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Unit Overview

1. Introduction

2. Rights Scorecard

3. Amendment Comics

4. Separation of Powers

5. Vocabulary Assessment

6. Graphic Images

7. Search and Seizure

8. A Debate on Cruel and Unusual Punishment

9. Due Process

10. Project

 

 


Lesson 7: Amendments 4 & 9 - Search & Seizure Laws Under the Patriot Act
Application

Class Time Required: two 45 minute periods.

Purpose, Background and Context: Students will read an article about the Patriot Act and decide if they want to change the law.

Objectives for Student Understandings: Students should understand the principles and workings of the Constitution, the Bill of Rights, and the legal implications of the War on Terror.

Objectives for Student Skill Development: Students should be able to read for understanding, evaluate secondary documents using a variety of strategies, learn to make choices based on reasoned arguments, assess contrasting theories, generalize from given facts, predict and draw conclusions based on partial information, predict consequences of actions, and verify the value of evidence.

Materials, Resources and Readings: Reading on the USA Patriot Act from the Constitutional Rights Foundation (http://www.crf-usa.org/terror/patriot_act.htm); information about the Patriot Act from the Wikipedia (http://en.wikipedia.org/wiki/USA_PATRIOT_Act).

Lesson Questions:           
What do you do that you don’t want people to know about?
What is the ‘right to privacy’?
How does the current government understand this right?

Procedures:
Procedure 1 (15 Minutes)
Start by telling your students that everyone does things they don’t want other people to know about, even the teacher. Mention things like going to the bathroom. If you have a strong relationship with your students, they will volunteer things that they do that they probably shouldn’t tell you, like underage drinking or smoking, or taking money or alcohol from their parents. Your students might even tell you about crimes they may know about that they or other students have committed. Give them time to write down some of the things they do in private that they don’t want people to know about. When they are done, ask them to tell you what they have written. Students may emphatically say that they will not tell you, or write anything down, but you will know that they indeed do things they do not want to tell you. This desire for secrecy adds to the lesson, as you will see.

Conclude this part of the lesson by asking them broadly what a right to privacy means. They should be able to define this right by using information from the last few lessons.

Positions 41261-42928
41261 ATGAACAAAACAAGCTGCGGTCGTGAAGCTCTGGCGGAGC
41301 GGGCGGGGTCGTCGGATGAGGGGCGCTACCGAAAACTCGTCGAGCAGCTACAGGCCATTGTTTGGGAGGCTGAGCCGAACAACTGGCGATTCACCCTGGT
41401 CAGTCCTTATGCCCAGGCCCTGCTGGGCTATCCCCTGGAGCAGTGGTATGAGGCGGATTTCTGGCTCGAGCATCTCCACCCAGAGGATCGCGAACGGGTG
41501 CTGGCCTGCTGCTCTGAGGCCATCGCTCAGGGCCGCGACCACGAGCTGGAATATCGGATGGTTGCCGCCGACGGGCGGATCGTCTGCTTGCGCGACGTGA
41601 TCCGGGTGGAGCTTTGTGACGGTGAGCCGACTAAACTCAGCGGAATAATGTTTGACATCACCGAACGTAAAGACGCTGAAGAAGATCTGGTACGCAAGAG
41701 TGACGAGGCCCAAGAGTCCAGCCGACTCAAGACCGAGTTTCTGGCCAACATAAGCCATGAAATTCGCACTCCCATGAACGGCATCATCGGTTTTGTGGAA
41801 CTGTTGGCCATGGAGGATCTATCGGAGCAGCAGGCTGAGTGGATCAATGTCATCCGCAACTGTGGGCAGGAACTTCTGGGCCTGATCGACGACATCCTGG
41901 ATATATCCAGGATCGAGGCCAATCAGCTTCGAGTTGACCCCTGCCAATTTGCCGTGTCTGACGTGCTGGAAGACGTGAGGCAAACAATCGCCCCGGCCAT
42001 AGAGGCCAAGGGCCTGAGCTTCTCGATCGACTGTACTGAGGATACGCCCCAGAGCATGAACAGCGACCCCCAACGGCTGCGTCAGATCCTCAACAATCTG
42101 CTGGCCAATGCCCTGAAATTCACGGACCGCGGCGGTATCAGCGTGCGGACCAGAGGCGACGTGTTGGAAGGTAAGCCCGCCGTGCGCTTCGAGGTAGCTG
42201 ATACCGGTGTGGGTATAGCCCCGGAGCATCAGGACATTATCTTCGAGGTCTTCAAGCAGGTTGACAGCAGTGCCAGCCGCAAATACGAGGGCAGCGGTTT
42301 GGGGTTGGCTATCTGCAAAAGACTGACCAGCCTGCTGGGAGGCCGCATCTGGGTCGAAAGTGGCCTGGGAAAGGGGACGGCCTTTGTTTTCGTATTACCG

Procedure 2 (5 Minutes)
Remind the students about the 9th Amendment, which says that there are rights that they have that are not in the Constitution. This amendment is sometimes used to guarantee people a right to privacy. Also, the 4th amendment protects them from unreasonable search and seizure of their property by the government. Remind students that under this amendment, in most cases, the government MUST get a search warrant before they can look into their lives or take anything they own.

Procedure 3 (10 Minutes)
Restate the Franklin quotation from the last page of the document: “If you want give up your rights, you don’t deserve to have them in the first place.” Ask them to tell you what Franklin means by it, and then give them some background knowledge of the Patriot Act (passed by Congress right after 9/11, surrenders rights to government, etc.).

Procedure 4 (30 Minutes)
Before class, you can establishing some groups using what you have seen the previous lessons. Each group should have a good mix of high ability and lower ability students, as well as talkers and writers, and experienced and inexperienced students. Have them answer targeted questions. So, start off by giving half the groups Discussion and Writing Question 1, and half the groups Discussion and Writing Question 2. Also, ask each group to explain to each other what Sections 213, 215, and 216 specifically do to help the government fight terrorists.

You may try to break them into groups by ability and give the high ability students more difficult questions. However, the low ability learners may require more help than you can provide during this lesson. After they are done, return to whole class discussion, and have them give their answers out loud.

Procedure 5 (5 Minutes)
Return to group work, and assign each group one of the aspects of the Patriot Act to either support or not support. Give them five minutes to think of specific reasons why they think the act violates the 4th and 9th Amendments, or why each part of the Patriot Act is necessary to protect our freedoms. If they do not support the specific part of the act, ask them to explain why that part is not important to the War on Terror. Students need to know before discussion they cannot repeat other’s responses; therefore they must prepare multiple responses.

After they are done, ask each group to explain why they do or do not support the specific Patriot Act provisions about privacy. Be sure each group gives examples and reasons for their decisions. Collect and evaluate notebooks at the end of the lesson for 5 points.

 

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